The point here is that he’s basically already at minimum after the initial ~90-sec deoxygenation onset kinetics, so SmO2 cannot continue to decline, and in fact rises in the second half (the paraspinals in orange is a different story, for another discussion )
You will see ‘exercise hyperemia’ which is a transient increase in blood flow & SmO2 after HVY or SVR exercise, so it’s not just about SmO2 returning to maximum/baseline, but actually reaching the supramaximal peak and declining back to baseline which may take ~3-5 min, depending of course on work & rest intensity & duration. See the image above for a reasonable example (although I realise he stops pedalling briefly which will exaggerate and shorten the appearance of the hyperemic peak)
I’m not sure how best to use NIRS to modulate work duration either. For the very reason given above for the athlete working at 105/110% CP. I can’t predict TTE from a flat line.
But maybe I can say “I see a flat SmO2 line near minimum, so I’m in the right intensity domain… Can I back-off and go longer? Oh, SmO2 rose a bit too much, I’ll go harder. Ok, now I can probably hold this 10-min max, so I’m gonna go 4x6-min with 3-4 min rest intervals… 2 intervals later and I don’t think I can keep the effort up… oh look, now when I back-off the power a bit the SmO2 remains low, so I’m gonna do that and hedge for a bit longer duration”… Or “oh, I can’t actually keep the effort up to keep SmO2 low. I think that’s me done for the day!” etc. etc.
Conclusion: I’m probably overcomplicating things, and you’ll probably figure out what works for you straight away!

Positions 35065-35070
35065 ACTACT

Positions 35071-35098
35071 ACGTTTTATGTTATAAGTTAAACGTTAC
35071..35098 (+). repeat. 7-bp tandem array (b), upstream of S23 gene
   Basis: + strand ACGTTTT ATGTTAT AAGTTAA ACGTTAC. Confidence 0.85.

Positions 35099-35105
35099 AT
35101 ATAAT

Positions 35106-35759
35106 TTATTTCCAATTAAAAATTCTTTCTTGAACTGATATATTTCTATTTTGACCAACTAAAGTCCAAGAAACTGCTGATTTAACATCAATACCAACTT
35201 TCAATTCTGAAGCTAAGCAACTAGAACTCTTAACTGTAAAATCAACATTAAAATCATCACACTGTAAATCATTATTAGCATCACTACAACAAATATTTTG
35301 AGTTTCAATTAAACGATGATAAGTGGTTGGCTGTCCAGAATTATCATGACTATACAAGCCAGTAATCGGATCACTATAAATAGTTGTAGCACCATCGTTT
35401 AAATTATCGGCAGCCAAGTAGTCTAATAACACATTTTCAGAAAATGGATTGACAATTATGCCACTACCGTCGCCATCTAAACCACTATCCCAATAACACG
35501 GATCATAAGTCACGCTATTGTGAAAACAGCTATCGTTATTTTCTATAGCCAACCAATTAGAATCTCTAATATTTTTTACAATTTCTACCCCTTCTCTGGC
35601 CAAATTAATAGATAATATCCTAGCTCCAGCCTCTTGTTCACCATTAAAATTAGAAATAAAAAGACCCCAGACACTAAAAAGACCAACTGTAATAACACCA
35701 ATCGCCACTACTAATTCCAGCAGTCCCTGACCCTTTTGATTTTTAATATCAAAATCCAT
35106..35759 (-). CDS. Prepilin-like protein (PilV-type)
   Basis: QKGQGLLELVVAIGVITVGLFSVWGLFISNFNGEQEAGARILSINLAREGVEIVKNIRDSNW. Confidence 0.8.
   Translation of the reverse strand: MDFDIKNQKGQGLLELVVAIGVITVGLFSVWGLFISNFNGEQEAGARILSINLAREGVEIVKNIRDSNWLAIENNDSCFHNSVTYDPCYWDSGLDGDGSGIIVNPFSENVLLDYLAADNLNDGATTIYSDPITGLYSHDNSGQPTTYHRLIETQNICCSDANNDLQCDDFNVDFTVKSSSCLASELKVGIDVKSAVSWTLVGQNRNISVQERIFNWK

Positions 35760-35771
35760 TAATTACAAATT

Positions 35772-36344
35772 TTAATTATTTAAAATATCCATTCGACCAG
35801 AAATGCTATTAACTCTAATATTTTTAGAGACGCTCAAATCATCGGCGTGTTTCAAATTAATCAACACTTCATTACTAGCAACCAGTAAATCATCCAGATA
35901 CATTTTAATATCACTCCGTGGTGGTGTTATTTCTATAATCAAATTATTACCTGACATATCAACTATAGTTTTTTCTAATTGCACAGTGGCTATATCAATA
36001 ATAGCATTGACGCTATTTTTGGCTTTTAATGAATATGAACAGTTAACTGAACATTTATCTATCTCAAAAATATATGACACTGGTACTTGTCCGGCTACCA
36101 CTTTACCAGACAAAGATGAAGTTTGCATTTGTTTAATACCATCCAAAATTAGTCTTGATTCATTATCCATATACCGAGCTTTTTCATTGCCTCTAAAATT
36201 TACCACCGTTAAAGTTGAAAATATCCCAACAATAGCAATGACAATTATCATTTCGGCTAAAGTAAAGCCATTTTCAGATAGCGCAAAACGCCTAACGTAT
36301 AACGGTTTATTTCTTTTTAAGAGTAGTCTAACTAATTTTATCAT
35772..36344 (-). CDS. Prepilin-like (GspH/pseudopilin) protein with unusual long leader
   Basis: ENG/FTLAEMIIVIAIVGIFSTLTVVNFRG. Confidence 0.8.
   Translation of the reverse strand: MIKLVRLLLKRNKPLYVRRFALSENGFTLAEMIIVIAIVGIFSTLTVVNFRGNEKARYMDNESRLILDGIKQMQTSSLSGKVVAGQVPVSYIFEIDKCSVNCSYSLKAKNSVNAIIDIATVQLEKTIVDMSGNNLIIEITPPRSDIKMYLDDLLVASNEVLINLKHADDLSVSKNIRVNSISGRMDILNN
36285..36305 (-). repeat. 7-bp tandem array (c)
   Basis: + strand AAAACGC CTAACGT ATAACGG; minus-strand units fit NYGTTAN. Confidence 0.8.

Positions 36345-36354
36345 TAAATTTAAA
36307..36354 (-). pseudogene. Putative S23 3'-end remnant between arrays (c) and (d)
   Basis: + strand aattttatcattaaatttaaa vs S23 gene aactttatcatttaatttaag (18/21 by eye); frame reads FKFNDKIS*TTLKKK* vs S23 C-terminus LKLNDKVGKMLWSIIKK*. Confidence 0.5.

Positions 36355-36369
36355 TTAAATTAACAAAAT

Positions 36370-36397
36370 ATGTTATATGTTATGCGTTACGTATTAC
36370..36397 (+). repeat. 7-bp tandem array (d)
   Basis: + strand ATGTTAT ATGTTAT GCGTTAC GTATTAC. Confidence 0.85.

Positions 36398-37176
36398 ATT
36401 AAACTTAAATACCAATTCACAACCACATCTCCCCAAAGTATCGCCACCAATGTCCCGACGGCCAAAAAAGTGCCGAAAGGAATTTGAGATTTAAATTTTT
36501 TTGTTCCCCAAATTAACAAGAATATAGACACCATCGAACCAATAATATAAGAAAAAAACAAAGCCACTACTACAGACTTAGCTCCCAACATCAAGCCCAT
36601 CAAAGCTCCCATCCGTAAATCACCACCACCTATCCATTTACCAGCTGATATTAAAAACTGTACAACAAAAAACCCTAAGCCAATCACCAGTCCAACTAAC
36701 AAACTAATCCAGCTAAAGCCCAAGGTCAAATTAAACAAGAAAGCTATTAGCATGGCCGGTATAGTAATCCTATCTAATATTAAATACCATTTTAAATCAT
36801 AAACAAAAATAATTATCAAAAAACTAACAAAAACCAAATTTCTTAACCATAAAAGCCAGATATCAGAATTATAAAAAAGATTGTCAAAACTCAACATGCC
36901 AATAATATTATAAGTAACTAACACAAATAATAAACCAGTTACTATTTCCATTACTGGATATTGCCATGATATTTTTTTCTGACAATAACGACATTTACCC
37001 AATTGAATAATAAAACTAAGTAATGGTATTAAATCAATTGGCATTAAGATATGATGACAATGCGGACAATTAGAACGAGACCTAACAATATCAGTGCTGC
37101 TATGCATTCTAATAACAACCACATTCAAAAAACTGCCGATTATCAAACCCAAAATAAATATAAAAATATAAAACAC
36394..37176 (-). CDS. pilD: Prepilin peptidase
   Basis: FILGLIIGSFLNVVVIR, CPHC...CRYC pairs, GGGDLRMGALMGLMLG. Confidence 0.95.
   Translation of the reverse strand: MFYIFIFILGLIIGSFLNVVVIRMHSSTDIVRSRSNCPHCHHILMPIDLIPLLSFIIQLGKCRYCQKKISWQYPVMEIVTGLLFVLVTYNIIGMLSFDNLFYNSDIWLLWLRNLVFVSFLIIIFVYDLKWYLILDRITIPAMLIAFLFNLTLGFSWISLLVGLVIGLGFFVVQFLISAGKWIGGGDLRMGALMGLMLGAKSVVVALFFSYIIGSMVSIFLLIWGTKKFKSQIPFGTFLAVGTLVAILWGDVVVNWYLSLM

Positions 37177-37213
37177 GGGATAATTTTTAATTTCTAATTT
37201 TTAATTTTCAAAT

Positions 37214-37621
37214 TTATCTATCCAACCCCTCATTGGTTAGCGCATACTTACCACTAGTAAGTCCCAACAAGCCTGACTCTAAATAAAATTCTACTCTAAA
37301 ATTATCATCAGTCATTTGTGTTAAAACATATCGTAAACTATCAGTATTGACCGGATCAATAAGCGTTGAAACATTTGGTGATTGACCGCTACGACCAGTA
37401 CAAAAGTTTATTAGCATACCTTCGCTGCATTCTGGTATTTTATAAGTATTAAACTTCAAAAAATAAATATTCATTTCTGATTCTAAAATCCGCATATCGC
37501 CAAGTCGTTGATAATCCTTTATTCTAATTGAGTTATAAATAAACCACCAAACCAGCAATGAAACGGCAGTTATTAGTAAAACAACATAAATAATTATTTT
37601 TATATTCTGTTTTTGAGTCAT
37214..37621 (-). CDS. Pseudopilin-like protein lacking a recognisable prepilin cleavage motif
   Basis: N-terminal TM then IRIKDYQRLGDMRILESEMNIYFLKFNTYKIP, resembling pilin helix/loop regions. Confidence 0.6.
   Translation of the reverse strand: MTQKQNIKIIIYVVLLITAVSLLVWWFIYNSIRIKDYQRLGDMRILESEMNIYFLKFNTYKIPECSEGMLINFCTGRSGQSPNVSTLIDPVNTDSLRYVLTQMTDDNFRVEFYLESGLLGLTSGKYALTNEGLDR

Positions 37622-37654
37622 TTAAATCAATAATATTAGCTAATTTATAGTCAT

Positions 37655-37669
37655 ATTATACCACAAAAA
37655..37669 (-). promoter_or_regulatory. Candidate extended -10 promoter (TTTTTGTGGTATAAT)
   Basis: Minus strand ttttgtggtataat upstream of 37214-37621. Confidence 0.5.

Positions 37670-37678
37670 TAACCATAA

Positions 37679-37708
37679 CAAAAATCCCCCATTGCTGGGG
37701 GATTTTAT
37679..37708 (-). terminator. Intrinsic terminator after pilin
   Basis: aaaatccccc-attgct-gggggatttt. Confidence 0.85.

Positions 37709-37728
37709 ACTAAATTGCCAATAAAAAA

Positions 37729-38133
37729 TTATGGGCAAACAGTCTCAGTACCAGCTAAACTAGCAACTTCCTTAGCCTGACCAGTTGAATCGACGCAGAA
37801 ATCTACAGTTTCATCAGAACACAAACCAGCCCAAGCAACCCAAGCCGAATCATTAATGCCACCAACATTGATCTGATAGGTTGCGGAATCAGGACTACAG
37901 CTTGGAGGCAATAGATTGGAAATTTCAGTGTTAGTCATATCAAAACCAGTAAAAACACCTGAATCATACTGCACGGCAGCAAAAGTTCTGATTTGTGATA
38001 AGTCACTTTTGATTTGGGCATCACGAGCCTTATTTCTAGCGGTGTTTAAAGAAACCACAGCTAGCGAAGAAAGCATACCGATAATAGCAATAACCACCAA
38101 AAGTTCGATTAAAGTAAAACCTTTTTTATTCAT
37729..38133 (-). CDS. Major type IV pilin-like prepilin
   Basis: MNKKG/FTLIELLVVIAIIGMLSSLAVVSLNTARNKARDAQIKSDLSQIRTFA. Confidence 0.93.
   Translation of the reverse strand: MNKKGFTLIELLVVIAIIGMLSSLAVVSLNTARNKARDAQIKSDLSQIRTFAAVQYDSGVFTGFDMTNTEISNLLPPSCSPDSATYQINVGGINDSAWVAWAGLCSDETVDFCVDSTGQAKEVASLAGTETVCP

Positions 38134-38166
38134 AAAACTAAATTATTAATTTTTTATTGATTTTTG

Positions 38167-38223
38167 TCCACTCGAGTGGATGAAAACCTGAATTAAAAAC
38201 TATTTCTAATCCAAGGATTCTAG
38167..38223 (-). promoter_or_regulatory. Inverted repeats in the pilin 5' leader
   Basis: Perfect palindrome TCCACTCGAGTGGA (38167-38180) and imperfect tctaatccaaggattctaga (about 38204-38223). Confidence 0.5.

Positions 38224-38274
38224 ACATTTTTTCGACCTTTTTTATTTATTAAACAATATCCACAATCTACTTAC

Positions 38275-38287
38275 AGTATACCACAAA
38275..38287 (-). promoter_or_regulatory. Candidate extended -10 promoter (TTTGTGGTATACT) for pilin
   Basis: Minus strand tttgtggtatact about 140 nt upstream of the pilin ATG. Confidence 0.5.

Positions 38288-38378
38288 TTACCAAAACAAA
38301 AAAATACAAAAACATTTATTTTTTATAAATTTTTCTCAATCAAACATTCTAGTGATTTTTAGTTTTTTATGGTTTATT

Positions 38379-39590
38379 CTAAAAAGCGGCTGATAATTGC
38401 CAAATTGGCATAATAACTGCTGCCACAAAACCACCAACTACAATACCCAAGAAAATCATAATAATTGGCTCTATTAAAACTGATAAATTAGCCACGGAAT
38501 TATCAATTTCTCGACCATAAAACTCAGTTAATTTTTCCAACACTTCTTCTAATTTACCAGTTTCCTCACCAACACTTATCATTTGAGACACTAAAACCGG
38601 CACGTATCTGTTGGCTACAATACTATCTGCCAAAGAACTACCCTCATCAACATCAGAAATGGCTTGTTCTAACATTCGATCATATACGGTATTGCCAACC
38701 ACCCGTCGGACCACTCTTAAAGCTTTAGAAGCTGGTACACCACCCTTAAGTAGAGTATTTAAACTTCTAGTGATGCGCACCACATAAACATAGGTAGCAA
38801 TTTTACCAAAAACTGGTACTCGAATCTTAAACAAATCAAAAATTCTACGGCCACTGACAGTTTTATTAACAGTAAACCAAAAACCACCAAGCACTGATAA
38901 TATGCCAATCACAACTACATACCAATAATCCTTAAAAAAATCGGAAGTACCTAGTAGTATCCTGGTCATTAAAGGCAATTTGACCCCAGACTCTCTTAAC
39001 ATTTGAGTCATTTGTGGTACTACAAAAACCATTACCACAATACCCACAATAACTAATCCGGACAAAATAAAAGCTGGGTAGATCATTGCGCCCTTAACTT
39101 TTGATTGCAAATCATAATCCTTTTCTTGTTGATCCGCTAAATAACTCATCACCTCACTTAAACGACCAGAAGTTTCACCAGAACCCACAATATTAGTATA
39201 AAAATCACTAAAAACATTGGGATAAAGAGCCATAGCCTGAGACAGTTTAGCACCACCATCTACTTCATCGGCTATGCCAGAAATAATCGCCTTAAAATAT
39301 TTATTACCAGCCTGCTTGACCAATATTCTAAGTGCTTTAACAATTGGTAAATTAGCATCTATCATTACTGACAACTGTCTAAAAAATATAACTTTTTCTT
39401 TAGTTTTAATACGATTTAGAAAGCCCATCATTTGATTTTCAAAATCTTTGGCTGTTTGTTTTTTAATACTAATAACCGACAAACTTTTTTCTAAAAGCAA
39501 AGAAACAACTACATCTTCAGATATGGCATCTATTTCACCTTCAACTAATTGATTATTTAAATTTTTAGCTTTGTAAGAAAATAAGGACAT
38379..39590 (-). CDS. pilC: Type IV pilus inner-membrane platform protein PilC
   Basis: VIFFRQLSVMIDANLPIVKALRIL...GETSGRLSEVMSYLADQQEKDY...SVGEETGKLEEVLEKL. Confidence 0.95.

Honestly, I found the more I used NIRS during training, the more it just allowed me to associate the sensations to the effort or recovery readiness. So it’s a good confirmation process. But I found for myself and other athletes, the actual NIRS device became redundant after a few weeks. Which is a great outcome!!
Posting here because I don’t want to start a new thread. I’ll keep it short…can extended warm ups (20-30 min) from like 35%-60% of threshold affect heart rate response? That is, if you take the time to build SmO2, will heart rate response be different than if you do a relatively short warm up and don’t really see SmO2 raise above baseline?
I just did a 35 min warm up like this on the rower, and had a super hard time getting my heart rate up doing tempo/sweet spot. I assumed it was fatigue, but just checking. Thanks!
Hi @steveneal. I hope you are well too! To be honest, I’m trying to train intuitively. I basically do a gradual warm up from like 35-50% of threshold over 20’ while monitoring SmO2 and HR, then decide if I’m going to do intensity or just easy. I have general goals for each week in terms of time-in-zone, but I don’t map anything out other than strength work (lifting through the end of March). That said, if I get towards the end of the week and am short, I do what you suggest - shorter easy build before something like 2’ building to threshold then some 30/30’s.
I found myself in the same situation last night and just rowed easy instead of pushing it. It’s almost certainly fatigue. I was just thinking that really good SmO2 response (relatively high amounts of oxygenation in the muscles) might result in the heart being slow to respond due to not needing to supply as much oxygenated blood, at least initially.